VS.

Shift vs. Unshift

Published:

Shiftnoun

(historical) A type of women's undergarment, a slip.

‘Just last week she bought a new shift at the market.’;

Unshiftverb

(intransitive) To release the shift key on a computer or typewriter keyboard.

Shiftnoun

A change of workers, now specifically a set group of workers or period of working time.

‘We'll work three shifts a day till the job's done.’;

Unshiftverb

To add an item to the beginning of an array.

Shiftnoun

An act of shifting; a slight movement or change.

‘There was a shift in the political atmosphere.’;

Shiftnoun

(US) The gear mechanism in a motor vehicle.

‘Does it come with a stick-shift?’;

ADVERTISEMENT

Shiftnoun

alternative spelling of Shift||a modifier button of computer keyboards.

‘If you press shift-P, the preview display will change.’;

Shiftnoun

(computing) A bit shift.

Shiftnoun

(baseball) The infield shift.

‘Teams often use the shift against this lefty.’;

Shiftnoun

The act of kissing passionately.

Shiftnoun

(archaic) A contrivance, device to try when other methods fail.

Shiftnoun

(archaic) A trick, an artifice.

ADVERTISEMENT

Shiftnoun

In building, the extent, or arrangement, of the overlapping of plank, brick, stones, etc., that are placed in courses so as to break joints.

Shiftnoun

(mining) A breaking off and dislocation of a seam; a fault.

Shiftnoun

(genetics) A mutation in which the DNA or RNA from two different sources (such as viruses or bacteria) combine.

Shiftverb

(transitive) To change, swap.

Shiftverb

(transitive) To move from one place to another; to redistribute.

‘We'll have to shift these boxes to the downtown office.’;

Shiftverb

(intransitive) To change position.

‘She shifted slightly in her seat.’; ‘His political stance shifted daily.’;

ADVERTISEMENT

Shiftverb

To change (one's clothes); also to change (someone's) underclothes.

Shiftverb

(intransitive) To change gears (in a car).

‘I crested the hill and shifted into fifth.’;

Shiftverb

(typewriters) To move the keys of a typewriter over in order to type capital letters and special characters.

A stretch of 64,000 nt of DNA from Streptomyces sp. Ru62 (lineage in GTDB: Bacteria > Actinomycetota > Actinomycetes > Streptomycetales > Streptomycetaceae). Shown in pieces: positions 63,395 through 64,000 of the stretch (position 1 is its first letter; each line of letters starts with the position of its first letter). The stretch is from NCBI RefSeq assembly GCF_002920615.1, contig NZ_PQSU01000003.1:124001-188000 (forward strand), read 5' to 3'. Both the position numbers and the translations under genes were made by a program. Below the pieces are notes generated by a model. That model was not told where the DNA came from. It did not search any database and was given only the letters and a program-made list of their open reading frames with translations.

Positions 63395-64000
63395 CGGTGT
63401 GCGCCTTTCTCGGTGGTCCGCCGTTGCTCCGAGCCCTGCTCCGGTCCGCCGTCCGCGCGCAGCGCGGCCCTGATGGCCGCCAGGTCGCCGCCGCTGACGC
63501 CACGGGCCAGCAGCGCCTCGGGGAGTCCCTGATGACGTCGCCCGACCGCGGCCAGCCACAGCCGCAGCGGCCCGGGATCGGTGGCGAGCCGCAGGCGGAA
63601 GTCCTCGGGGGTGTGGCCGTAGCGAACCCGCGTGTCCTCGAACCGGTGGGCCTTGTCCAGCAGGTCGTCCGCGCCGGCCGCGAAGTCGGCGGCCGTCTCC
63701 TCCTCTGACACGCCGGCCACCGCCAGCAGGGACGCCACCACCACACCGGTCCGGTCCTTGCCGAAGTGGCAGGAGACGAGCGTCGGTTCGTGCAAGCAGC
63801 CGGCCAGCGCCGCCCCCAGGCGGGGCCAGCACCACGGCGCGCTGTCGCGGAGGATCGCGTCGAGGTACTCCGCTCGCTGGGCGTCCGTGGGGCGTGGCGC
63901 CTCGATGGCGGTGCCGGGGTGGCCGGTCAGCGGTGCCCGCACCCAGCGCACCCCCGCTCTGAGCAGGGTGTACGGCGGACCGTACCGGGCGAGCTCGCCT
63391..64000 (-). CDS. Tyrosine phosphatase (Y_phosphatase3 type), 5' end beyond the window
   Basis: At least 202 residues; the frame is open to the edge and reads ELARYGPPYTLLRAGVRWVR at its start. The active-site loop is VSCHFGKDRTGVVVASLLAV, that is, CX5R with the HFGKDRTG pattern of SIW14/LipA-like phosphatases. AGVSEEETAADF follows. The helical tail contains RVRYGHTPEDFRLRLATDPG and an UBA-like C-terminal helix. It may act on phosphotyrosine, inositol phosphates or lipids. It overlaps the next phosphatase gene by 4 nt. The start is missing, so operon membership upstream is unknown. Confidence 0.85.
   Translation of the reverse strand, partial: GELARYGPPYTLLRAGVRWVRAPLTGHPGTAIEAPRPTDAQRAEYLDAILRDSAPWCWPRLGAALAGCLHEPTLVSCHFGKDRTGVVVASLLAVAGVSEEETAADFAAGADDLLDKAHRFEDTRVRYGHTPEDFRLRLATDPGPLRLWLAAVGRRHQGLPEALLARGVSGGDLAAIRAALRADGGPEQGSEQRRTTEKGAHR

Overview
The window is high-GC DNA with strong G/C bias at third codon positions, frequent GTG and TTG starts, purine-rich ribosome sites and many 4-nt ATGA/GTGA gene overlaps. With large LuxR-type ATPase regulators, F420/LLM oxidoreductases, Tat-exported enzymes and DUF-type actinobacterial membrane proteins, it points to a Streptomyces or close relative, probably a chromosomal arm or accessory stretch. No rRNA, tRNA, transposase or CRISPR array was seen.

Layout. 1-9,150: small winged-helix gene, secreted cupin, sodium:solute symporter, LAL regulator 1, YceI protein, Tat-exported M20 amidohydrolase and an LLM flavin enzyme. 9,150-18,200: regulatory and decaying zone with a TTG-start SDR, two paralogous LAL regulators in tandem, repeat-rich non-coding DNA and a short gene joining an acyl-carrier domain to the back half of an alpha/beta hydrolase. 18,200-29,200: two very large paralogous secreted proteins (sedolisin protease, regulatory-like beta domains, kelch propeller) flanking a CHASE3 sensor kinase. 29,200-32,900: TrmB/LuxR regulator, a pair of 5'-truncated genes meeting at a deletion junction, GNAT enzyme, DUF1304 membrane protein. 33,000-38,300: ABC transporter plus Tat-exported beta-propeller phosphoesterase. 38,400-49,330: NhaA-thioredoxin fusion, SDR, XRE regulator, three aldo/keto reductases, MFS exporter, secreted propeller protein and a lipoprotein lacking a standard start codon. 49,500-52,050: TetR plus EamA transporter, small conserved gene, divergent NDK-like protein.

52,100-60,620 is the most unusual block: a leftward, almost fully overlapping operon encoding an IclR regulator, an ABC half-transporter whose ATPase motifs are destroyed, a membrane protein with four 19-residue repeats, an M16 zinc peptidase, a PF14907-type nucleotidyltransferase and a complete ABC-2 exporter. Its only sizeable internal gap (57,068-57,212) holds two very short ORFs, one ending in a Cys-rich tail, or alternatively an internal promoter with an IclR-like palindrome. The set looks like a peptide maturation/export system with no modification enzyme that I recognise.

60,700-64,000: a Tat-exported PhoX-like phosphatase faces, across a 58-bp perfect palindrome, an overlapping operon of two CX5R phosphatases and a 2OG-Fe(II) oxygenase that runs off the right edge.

Shiftverb

(computer keyboards) To switch to a character entry mode for capital letters and special characters.

Shiftverb

To manipulate a binary number by moving all of its digits left or right; compare rotate.

‘Shifting 1001 to the left yields 10010; shifting it right yields 100.’;

Shiftverb

To remove the first value from an array.

Shiftverb

(transitive) To dispose of.

‘How can I shift a grass stain?’;

Shiftverb

(intransitive) To hurry.

‘If you shift, you might make the 2:19.’;

Shiftverb

To engage in sexual petting.

Shiftverb

(archaic) To resort to expedients for accomplishing a purpose; to contrive; to manage.

Shiftverb

To practice indirect or evasive methods.

Shiftverb

To divide; to distribute; to apportion.

‘To which God of his bounty would shiftCrowns two of flowers well smelling.’;

Shiftverb

To change the place of; to move or remove from one place to another; as, to shift a burden from one shoulder to another; to shift the blame.

‘Hastily he schifte him[self].’; ‘Pare saffron between the two St. Mary's days,Or set or go shift it that knowest the ways.’;

Shiftverb

To change the position of; to alter the bearings of; to turn; as, to shift the helm or sails.

‘Carrying the oar loose, [they] shift it hither and thither at pleasure.’;

Shiftverb

To exchange for another of the same class; to remove and to put some similar thing in its place; to change; as, to shift the clothes; to shift the scenes.

‘I would advise you to shift a shirt.’;

Shiftverb

To change the clothing of; - used reflexively.

‘As it were to ride day and night; and . . . not to have patience to shift me.’;

Shiftverb

To put off or out of the way by some expedient.

‘Shift the scene for half an hour;Time and place are in thy power.’;

Shiftverb

To divide; to distribute.

‘Some this, some that, as that him liketh shift.’;

Shiftverb

To make a change or changes; to change position; to move; to veer; to substitute one thing for another; - used in the various senses of the transitive verb.

‘The sixth age shiftsInto the lean and slippered pantaloon.’; ‘Here the Baillie shifted and fidgeted about in his seat.’;

Shiftverb

To resort to expedients for accomplishing a purpose; to contrive; to manage.

‘Men in distress will look to themselves, and leave their companions to shift as well as they can.’;

Shiftverb

To practice indirect or evasive methods.

‘All those schoolmen, though they were exceeding witty, yet better teach all their followers to shift, than to resolve by their distinctions.’;

Shiftverb

To slip to one side of a ship, so as to destroy the equilibrum; - said of ballast or cargo; as, the cargo shifted.

Shiftnoun

The act of shifting.

‘My going to Oxford was not merely for shift of air.’; ‘I 'll find a thousand shifts to get away.’; ‘Little souls on little shifts rely.’;

Shiftnoun

Something frequently shifted; especially, a woman's under-garment; a chemise.

Shiftnoun